Several studies indicate a long-term decline in the numbers of voles in northern Fennoscandia. Altered land use and forest management practices have been proposed as possible causes of the decline. This doctorial thesis aimed to identify, on different spatial scales, landscape patterns that are important for the abundance of small mammals and that might be related to the decline. General trends and aspects of spatial habitat modelling were reviewed. Trapping data from three large extent monitoring programs were related to habitat factors on different spatial scales. For these analyses, a broad range of statistical and GIS (geographic information system) related methods was applied. On the microscale (trapping station, extent <= 10 m) and mesoscale (transect, length 90 m), structural habitat factors such as coarse and fine woody debris, umbrella vegetation and structural complexity of the forest floor were identified as important factors influencing small mammal abundance. Small mammal densities were related to the percentage landcover of vegetation types on the micro-, meso-, macro- (subarea/landscape, 1 x 1, 2.5 x 2.5 and 2 x 5 km) and regional scale (overall study area, 20 x 20 - 80 x 80 km). The spatial continuity (non- fragmentation) of old-growth pine forest patches on the landscape scale was positively related to the abundance of C. rufocanus, the species that showed the most pronounced long-term decline in numbers. The results of this thesis strongly suggest that altered land use might indeed be involved in the decline in numbers of voles in managed forest areas in northern Fennoscandia. To reveal and test responses of small mammals to changes in landscape patterns in more detail, this work proposes further application of large scale approaches. These approaches, e.g. the GIS-based prediction of the areas with currently high abundance of C. rufocanus can be tested by field sampling of the type applied in this thesis. Such approaches should consider the key aspects identified in the reviews on GIS-based habitat modelling, e.g. reconciling the scale of the population dynamics of small mammals with the scale (resolution and extent) of the input data, the application of different modelling approaches and the performance of sensitivity analysis.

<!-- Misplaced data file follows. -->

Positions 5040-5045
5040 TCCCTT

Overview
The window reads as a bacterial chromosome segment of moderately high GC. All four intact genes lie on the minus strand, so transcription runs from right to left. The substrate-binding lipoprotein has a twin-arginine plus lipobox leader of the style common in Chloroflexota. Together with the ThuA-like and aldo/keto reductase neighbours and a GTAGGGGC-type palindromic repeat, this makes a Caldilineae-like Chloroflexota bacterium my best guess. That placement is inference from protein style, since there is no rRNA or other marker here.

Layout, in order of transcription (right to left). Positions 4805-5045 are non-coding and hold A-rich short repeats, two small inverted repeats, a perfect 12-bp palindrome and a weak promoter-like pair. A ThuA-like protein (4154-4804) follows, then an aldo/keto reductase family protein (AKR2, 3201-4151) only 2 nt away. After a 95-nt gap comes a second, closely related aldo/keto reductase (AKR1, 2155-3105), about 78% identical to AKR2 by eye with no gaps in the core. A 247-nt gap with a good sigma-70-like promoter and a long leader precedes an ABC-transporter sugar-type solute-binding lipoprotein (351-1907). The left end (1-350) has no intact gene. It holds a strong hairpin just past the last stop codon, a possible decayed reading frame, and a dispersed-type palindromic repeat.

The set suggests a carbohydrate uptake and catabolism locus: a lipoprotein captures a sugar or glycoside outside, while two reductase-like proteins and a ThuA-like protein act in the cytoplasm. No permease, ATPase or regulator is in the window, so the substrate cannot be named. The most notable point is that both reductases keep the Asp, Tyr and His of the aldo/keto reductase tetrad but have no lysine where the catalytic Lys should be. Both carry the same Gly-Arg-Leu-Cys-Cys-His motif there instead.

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  • 16.
    Ecke, Frauke
    Luleå University of Technology, Department of Civil, Environmental and Natural Resources Engineering, Geosciences and Environmental Engineering.
    En botanisk vårresa genom Japan1999In: Nordrutan, ISSN 1401-3533, no 2Article in journal (Other academic)
  • 17.
    Ecke, Frauke
    Luleå University of Technology, Department of Civil, Environmental and Natural Resources Engineering, Geosciences and Environmental Engineering.
    Herman Svenonius: från vattenpest till borsting1998In: Nordrutan, ISSN 1401-3533, no 2Article in journal (Other academic)
  • 18.
    Ecke, Frauke
    Luleå University of Technology, Department of Civil, Environmental and Natural Resources Engineering, Geosciences and Environmental Engineering.
    I Herman Svenonius fotspår1998In: Nordrutan, ISSN 1401-3533, no 3Article in journal (Other academic)
  • 19.
    Ecke, Frauke
    Luleå University of Technology, Department of Civil, Environmental and Natural Resources Engineering, Geosciences and Environmental Engineering.
    Population dynamics of small mammals in relation to habitat factors in natural and managed forests2000Licentiate thesis, comprehensive summary (Other academic)
    Abstract [en]

    The influence of forest age and structural habitat factors on species richness and the population dynamics of small mammals were evaluated. Small mammals were monitored both in old-growth and in immature managed forests, and habitat factors were recorded.Species richness and population dynamics of forest dwelling small mammal species were positively influenced by factors related to cover of vegetation in the field layer and to structural heterogeneity in the forest floor. In contrast, species richness and the overall abundance of Clethrionomys glareolus were negatively related to forest age. However, habitats in old forests were important refuges for the winter survival of C. glareolus and therefore may forest management practices, like clearcutting, enhance population fluctuations in this species. The contrasting effects of forest age indicate that population dynamics were primarily not related to the age of forests, but rather to habitat factors important to reproduction and survival of small mammals.